Take two months to tell a new recruit they’ve got the job and you could tarnish your brand image. Equally, if their induction is disjointed, you risk jeopardising their tenure with your business, as research shows that a large percentage of people decide during their first week whether they’re going to stay for the long-term.
From your early interactions with a candidate, to the support and training they receive in their day-to-day role, you need a documented retention strategy to ensure your employee’s experience is a positive one and that no element slips through the gaps. And while there isn't a single retention model that applies to all businesses, there are universal elements that should be monitored and addressed. When developing a retention strategy for your business, consider the factors that are most likely to make staff want to stay.
Career path clarity – Everybody wants to know they are advancing in their career. Even if your business has a very flat structure, people can still be moved sideways or given opportunities to upskill. Create career maps for every employee that are regularly reviewed.
Line management effectiveness – Line management has a great deal to do with culture. Rather than micro-managing, staff are more effective when they are empowered to complete work independently, knowing that management is there to support them when needed. Set up a strong and consistent people-management training program to ensure your line managers are helping, not hindering, your retention efforts.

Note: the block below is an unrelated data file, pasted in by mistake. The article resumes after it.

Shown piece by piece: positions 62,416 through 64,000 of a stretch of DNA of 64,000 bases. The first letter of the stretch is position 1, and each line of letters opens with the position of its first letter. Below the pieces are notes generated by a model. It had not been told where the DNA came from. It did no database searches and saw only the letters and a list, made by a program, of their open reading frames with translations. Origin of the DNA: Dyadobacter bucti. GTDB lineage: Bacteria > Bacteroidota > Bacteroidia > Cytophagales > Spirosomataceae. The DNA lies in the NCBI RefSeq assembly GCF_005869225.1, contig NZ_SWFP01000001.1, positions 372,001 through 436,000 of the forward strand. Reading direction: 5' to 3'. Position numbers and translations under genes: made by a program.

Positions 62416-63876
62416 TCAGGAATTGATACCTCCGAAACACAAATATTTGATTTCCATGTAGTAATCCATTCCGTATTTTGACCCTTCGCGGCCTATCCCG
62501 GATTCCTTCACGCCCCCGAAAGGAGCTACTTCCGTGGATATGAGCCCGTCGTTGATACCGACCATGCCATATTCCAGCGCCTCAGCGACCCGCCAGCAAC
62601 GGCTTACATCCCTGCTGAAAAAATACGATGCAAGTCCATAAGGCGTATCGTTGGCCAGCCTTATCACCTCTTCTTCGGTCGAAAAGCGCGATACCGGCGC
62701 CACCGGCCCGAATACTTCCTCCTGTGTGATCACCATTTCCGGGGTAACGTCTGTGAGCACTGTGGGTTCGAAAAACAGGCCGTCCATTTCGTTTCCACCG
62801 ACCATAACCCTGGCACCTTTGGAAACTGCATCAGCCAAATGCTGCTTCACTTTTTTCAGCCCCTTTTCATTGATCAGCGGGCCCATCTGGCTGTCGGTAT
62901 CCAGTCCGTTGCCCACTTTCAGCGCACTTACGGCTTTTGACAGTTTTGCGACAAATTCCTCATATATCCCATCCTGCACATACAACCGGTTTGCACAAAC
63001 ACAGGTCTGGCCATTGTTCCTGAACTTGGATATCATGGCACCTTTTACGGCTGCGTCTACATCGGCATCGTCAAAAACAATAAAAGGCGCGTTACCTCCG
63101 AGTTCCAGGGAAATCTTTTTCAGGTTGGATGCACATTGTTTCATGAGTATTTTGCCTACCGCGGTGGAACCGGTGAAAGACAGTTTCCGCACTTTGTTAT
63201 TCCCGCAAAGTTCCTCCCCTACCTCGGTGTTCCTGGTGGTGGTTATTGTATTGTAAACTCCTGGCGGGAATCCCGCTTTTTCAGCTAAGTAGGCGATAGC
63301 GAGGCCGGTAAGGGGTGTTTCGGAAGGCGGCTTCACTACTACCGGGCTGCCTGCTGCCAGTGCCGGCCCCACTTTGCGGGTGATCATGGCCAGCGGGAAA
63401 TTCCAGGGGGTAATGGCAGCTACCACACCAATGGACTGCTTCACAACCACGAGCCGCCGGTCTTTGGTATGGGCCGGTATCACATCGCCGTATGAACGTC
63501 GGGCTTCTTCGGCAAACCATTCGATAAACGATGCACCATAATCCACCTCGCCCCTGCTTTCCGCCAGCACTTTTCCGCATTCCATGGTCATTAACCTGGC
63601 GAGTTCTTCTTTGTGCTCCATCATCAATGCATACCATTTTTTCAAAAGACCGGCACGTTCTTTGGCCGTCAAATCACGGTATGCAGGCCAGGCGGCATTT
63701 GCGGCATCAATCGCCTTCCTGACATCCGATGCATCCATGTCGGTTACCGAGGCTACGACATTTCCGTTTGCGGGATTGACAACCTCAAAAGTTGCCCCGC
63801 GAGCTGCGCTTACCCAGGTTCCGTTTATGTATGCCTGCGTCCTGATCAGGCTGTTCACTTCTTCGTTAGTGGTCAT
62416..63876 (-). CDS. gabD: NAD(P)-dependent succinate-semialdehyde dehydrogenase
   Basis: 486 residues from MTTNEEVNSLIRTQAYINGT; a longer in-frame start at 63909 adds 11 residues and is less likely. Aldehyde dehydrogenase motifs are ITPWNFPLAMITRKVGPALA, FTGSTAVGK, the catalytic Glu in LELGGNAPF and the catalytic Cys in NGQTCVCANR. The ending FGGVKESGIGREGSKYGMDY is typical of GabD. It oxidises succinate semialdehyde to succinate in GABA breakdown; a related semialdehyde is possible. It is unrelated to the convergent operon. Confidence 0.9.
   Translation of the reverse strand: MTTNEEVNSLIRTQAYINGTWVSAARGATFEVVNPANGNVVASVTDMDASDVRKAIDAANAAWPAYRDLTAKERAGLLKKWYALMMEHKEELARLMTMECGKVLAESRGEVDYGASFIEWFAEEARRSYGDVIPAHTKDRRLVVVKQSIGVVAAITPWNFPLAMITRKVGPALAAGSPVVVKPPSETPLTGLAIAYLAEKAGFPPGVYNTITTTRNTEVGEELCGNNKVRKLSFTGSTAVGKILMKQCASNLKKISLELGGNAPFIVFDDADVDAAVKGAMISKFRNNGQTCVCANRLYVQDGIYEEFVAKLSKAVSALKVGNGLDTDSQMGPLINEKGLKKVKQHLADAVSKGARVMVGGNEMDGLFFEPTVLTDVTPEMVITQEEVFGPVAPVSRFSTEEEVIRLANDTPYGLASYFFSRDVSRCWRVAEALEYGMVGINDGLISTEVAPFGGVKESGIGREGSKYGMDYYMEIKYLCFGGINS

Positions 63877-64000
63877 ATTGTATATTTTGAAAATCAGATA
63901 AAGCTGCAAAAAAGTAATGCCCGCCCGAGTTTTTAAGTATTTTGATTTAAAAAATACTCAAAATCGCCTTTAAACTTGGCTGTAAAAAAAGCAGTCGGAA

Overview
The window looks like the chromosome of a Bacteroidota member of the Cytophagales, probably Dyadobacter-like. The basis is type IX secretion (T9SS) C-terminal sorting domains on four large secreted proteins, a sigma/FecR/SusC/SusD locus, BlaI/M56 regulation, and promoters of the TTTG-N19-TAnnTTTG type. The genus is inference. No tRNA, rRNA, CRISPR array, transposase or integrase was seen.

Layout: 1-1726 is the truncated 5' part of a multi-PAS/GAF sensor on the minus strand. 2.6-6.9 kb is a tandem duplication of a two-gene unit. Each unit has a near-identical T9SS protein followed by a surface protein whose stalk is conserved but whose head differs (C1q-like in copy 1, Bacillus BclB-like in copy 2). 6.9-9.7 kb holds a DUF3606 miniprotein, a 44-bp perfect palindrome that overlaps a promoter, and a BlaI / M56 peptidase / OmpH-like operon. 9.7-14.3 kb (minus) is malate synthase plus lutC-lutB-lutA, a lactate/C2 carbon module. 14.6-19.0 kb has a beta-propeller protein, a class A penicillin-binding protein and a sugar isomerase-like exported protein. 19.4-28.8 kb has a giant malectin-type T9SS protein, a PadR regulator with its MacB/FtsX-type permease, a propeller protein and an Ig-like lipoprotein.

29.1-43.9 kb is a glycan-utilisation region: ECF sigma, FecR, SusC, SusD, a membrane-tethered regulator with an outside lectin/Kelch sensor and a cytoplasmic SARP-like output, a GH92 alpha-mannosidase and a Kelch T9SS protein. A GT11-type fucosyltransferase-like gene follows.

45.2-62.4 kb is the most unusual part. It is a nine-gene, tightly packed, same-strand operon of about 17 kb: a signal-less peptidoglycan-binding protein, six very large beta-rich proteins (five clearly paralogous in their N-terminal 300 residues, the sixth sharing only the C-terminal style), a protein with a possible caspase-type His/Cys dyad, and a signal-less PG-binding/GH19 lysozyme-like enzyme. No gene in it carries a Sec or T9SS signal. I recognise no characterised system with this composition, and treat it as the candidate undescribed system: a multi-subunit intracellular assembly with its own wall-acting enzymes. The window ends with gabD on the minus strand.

Work-life balance – According to our research, 62% of staff say they stay at a job because it offers a good work-life balance, compared to 42% who stay for the competitive salary. Rather than acknowledging hours devoted to work, celebrate efficient performance. This behaviour must be modelled by the senior management team before others will feel they can stop striving for the highest number of hours spent in the office. Look into the reasons people are working overtime and develop processes to address their efficiency.
Job flexibility – Rated higher than salary as a reason to stay with an employer, offering flexible work arrangements proves to employees that the business cares about them on a personal level. Put official policies in place that make it simple and acceptable for parents to leave work to attend their children’s school productions, for example. Analyse the benefits (including reduced office space costs) of allowing people to work from home, or elsewhere, when appropriate or necessary.
Salary check – Don’t assume that because you offered a staff member a competitive salary when they came on board that it's still competitive now. Conduct market analyses every year, at the very least, in order to ensure your people are being remunerated at a good level.
Struggling to retain staff?
At Randstad, we understand the people issues managers and HR professionals face every day, which is why we’ve created The Human Resource Guide, an always-evolving online HR resource that delivers the answers to your day-to-day concerns, including best practice retention strategies. It’s like having your own personal HR advisor by your side, 24/7.
To keep reading about how to design an effective retention strategy, head to The Randstad Human Resource Guide.